As the demand for health care increases, so does the need for smart, evidence-based decision making in health care. Yet a cost-effectiveness measure that has several shortcomings is the basis for a reimbursement decision-making model proposed by the Institute for Clinical and Economic Review (ICER).
While that method—called quality-adjusted life years (QALY)—is one useful tool for guiding health care decisions, it becomes problematic when we focus solely on this factor and generalize its applicability across disease states. If insurers and policymakers continue to make these missteps, patients will lose access to life-changing medicines.
“Using QALYs for cost-effectiveness analyses of new medicines is problematic,” Ariel Beresniak, founder and health economist at Data Mining International, said. “This approach is quite unfair and discriminatory.”
Beresniak is not alone in this indictment. Health economists have been pointing out the drawbacks of QALYs ever since the formula was introduced in the 1980s. Over the years, QALYs have been shown to be too narrowly focused on patients’ physical health, ignoring benefits to their emotional and mental health, their careers and families and other societal benefits. QALYs also discriminate against the elderly, patients with chronic diseases and those who have limited treatment options. Finally, the approach is widely inconsistent when used to make health decisions.
The inconsistencies stem from how QALYs are calculated. The formula considers two factors: the length and quality of the extra life that a treatment offers. So if a treatment allowed a patient to live two years longer in perfect health, the benefit would be two QALYs. But if those two years were spent in a wheelchair, that might be reduced to only one QALY.
The formula is simple, maybe a little too simple, according to Beresniak. It’s based on the assumption that people generally agree about how they would prefer to live. But health economists have questioned whether two years in a wheelchair is actually equal to one year in perfect health in everyone’s eyes.
It’s impossible to get a consensus on patient preferences to justify using QALYs.”
To address this issue, Beresniak led a three-year, 1 million euro project funded by the European Union Commission. After interviewing 1,300 people in Belgium, France, Italy and the United Kingdom, the team found their preferences could not be simplified in the QALY approach.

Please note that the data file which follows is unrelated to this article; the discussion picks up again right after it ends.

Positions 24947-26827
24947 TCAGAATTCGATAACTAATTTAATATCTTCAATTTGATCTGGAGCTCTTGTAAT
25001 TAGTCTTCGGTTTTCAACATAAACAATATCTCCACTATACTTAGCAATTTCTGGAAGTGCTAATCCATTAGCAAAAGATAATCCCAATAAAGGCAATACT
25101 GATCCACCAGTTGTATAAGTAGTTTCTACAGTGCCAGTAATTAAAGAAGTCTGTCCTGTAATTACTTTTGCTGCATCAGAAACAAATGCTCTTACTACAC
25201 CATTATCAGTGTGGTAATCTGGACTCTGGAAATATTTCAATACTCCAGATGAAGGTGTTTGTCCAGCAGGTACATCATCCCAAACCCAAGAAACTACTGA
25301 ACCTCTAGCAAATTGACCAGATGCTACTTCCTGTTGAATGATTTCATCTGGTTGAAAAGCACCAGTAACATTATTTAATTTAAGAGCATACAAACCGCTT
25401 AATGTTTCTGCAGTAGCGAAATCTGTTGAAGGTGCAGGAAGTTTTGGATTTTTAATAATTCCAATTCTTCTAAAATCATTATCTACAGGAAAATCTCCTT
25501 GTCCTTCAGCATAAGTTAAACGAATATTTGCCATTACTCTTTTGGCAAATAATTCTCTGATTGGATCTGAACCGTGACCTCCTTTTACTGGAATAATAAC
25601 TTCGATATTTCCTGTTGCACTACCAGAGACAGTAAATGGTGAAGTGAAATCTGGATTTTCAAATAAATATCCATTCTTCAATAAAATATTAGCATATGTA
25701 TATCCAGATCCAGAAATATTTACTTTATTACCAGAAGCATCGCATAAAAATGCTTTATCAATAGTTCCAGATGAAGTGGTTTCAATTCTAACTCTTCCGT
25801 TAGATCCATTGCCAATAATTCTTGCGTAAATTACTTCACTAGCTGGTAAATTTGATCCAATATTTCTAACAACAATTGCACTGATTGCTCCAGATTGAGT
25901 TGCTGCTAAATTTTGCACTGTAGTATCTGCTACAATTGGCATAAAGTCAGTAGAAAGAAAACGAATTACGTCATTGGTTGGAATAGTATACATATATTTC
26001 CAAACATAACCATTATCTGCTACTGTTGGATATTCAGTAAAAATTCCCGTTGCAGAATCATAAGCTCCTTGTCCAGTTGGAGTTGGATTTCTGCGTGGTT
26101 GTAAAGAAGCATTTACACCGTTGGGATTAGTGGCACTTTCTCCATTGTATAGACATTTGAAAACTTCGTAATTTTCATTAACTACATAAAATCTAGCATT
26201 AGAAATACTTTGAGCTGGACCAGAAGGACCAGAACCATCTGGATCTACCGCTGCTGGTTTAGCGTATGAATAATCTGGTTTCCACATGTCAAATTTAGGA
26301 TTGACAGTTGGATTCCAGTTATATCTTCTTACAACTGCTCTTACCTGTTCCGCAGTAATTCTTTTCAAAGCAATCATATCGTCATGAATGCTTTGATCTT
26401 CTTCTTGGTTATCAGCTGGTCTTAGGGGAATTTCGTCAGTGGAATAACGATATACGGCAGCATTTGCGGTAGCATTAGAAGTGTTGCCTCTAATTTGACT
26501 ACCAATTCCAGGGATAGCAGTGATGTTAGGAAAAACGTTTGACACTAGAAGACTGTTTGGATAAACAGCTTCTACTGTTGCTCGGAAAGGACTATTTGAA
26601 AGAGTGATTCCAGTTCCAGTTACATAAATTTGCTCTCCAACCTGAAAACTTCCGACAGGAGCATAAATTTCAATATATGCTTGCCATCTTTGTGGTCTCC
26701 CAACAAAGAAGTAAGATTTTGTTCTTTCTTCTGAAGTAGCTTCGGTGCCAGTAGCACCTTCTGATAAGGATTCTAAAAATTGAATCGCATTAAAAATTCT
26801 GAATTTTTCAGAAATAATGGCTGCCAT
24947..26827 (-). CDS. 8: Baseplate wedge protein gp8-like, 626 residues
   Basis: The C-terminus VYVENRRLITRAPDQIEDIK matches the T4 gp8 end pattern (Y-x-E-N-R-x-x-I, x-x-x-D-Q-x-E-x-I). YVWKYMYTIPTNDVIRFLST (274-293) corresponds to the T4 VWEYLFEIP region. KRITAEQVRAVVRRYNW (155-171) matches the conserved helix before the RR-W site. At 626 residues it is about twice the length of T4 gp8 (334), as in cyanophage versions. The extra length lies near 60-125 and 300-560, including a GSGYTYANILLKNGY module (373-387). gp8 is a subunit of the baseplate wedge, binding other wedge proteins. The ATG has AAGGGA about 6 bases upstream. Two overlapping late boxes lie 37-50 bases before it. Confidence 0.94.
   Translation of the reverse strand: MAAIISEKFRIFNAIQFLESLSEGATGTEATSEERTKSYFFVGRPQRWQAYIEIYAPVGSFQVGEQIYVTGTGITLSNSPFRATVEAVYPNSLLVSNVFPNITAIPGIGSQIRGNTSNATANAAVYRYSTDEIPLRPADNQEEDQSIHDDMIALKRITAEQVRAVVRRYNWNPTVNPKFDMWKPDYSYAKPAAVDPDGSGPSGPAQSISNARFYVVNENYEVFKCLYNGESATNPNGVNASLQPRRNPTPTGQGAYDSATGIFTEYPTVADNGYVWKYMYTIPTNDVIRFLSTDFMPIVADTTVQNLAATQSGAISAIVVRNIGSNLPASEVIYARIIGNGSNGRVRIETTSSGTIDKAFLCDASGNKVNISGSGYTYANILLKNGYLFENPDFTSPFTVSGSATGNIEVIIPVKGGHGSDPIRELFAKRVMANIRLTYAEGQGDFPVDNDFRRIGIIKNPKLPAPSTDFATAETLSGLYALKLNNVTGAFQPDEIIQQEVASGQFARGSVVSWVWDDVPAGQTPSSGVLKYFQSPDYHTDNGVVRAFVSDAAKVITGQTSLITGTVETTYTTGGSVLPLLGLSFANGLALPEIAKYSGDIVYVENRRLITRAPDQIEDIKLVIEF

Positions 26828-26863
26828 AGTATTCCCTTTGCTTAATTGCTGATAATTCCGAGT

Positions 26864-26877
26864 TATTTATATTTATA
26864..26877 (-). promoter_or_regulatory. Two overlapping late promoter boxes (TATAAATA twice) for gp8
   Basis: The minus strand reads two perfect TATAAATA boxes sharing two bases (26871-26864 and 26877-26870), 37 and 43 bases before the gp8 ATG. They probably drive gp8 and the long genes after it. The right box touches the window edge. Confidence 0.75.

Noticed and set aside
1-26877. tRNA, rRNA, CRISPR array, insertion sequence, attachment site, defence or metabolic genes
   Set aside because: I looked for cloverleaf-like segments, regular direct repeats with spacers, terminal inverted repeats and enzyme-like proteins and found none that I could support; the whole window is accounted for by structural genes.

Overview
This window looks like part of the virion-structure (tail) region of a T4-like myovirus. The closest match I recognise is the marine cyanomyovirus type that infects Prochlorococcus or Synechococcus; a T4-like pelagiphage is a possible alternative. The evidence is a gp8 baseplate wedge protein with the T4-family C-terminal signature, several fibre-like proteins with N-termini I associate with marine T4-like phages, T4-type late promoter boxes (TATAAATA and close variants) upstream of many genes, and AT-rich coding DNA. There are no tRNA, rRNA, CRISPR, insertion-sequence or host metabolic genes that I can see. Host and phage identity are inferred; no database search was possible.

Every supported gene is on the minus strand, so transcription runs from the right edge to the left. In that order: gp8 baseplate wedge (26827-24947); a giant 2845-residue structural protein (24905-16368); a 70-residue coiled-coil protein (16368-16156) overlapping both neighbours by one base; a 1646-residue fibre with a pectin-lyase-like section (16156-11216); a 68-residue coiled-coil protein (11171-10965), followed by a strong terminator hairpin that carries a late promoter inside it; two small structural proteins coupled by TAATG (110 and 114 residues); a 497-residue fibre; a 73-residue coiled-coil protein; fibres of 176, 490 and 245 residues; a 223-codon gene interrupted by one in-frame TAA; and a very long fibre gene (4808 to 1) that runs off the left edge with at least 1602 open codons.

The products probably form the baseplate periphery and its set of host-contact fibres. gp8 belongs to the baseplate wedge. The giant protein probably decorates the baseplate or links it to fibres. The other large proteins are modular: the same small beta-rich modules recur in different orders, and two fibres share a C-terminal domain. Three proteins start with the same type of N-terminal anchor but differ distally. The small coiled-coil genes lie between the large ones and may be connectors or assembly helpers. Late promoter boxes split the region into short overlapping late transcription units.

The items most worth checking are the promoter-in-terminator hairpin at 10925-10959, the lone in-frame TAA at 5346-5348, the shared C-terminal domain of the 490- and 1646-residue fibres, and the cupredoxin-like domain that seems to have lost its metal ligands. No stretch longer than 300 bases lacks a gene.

“It’s impossible to get a consensus on patient preferences to justify using a QALY approach,” Beresniak said. “Countries who use this approach to make health care decisions are only delaying patients access to innovative medicines. It is anything but scientific.”
Beresniak likens the QALY approach to equating two 40-degree days with one 80-degree day. The relative enjoyment of the two days is a personal preference, not something we can come to a consensus about, he notes.
Beresniak believes that instead of relying on QALY assessments, insurers and policymakers should be more flexible with how they measure the value of new medicines by considering cases on an individual basis. As a result, health care decisions may better align with how patients and society actually value treatments for these specific conditions.
For instance, clinical trials have developed a variety of meaningful measures of outcomes and health-related quality of life for people with psoriasis and psoriatic arthritis, including the Psoriasis Severity Index and the American College Rheumatology Response Criteria. Yet many of these measures are not typically incorporated into cost-effectiveness analyses.
“We need to be more precise when making reimbursement decisions,” Beresniak said. “We should look at relevant clinical outcomes, and we should be disease-specific. We cannot only rely on QALYs to make health care decisions. It is time to use a number of alternative approaches which are much more robust to express the real value of innovative products.”